Restaurant and wedding food are no better. While these are not UPFs, the amount of salt, sugar and fat used to make the dishes alluring is far more than what we use at home. So, while eating out once in a while is absolutely fine, if it becomes a daily or frequent habit, then perhaps it is worth revising our food habits.

What about so-called superfoods? They are foods that are supposed to miraculously improve your health on their own. They change colour and names depending on the fashion of the day. A few years ago, it was all about quinoa and chia. Then kale. At some point, arugula. Weird kinds of berries including goji berries. Turmeric. Strawberries and blueberries. There is no magic food item that is going to suddenly make you healthy. Period. So, whenever you come across any food item that has these words attached to the packaging or advertisement (Nutrient dense, Antioxidant, Immune booster, Detoxifying, Increased energy and vitality, Anti-cancer), run away from that food item instantly.


What we eat and what we don’t obviously go hand in hand. Eating 4-5 portions of vegetables and fruits a day and some nuts, including peanuts, increases your healthspan and lifespan.

What about meat and fish? Everything in moderation is fine.

A lot of people will talk about balancing proteins, fats and carbohydrates, or talk about how low carb diets are better with higher protein and slightly higher fat. None of this really matters, unless you are specifically looking to build muscles, at which point, you probably need extra protein consumption as compared to normal people like you and I. Focusing on any one specific food item or food constituent just doesn’t help and in the long run will be counterproductive. Eat eggs, don’t eat eggs, dairy is good, dairy is not, cheese is good, ghee is not or ghee is good but vanaspati is not… in the end none of this matters, as long as we balance and vary our food consumption to avoid dependence on any one particular item and as long as the food is not a UPF.

Sticking to Michael Pollan’s dictum is the best. “Eat food (which means non-UPF food). Eat less (without overstuffing). Mostly plants (to the extent possible).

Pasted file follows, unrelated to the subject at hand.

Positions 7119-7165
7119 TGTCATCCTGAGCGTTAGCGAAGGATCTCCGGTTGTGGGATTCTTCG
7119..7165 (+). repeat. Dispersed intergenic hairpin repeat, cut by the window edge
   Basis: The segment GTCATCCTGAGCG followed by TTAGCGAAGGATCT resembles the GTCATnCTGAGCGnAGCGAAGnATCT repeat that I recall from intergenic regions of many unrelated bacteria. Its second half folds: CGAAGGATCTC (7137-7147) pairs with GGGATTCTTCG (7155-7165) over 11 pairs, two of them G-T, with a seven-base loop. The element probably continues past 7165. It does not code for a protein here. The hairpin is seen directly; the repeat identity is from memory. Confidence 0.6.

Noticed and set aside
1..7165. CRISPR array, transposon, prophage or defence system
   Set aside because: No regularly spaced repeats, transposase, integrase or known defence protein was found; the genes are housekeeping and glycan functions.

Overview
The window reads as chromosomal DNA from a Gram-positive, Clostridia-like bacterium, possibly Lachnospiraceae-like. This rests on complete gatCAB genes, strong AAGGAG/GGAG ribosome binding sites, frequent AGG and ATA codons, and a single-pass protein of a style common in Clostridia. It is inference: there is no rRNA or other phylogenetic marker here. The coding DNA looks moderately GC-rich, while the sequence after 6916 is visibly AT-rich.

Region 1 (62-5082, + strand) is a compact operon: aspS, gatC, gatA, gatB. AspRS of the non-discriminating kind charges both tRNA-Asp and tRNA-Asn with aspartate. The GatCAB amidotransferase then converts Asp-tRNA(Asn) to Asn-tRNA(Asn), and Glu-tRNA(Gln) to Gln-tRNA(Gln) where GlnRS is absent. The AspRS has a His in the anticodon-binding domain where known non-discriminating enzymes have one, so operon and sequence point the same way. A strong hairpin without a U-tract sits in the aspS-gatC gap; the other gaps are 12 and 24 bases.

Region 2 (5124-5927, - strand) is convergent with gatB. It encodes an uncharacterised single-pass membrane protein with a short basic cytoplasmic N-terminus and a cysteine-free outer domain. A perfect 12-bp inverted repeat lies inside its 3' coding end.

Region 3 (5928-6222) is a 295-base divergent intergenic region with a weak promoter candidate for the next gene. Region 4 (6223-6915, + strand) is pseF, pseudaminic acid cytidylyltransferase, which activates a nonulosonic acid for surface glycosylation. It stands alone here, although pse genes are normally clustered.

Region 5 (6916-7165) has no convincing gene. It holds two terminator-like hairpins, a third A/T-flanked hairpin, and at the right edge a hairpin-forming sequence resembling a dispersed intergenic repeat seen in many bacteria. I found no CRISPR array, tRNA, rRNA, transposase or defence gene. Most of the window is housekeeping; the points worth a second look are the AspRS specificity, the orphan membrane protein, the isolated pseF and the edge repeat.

So, to simplify.

  • Eat 4-5 portions of vegetables and fruits per day

  • Add a handful of fresh, unsalted nuts to your food every day

  • Avoid ultra-processed foods and sugar-sweetened beverages as far as possible

  • Some form of intermittent fasting or time-restricted eating is helpful

  • Do not agonise over specific diets or superfoods or individual food items

Just as with physical activity, the issue often is invariably the inability to follow all these instructions. We all make New Year resolutions to eat healthy, be physically active, but within 1-2 weeks, something happens and we are derailed.

I am not an expert in behaviour modification, but hacks that reduce our dependence on UPFs and SSBs help, starting with not having them in the house in the first place and substituting some of them with unpackaged or local options (e.g. if you like potato chips, you can go to a local store and buy chips made locally). This is one reason why no diet works in the long-term. This is also the reason why eating smart and sensibly works by letting our body and mind adapt to better quality food over a longer period of time.

To reiterate. Eating smart and eating less, is not about weight loss, it is about eating sensibly to stay healthy.

Jankharia’s new book 'Atmasvasth' available online dives deeper into this concept. He can provide references for all statements of fact and can be reached at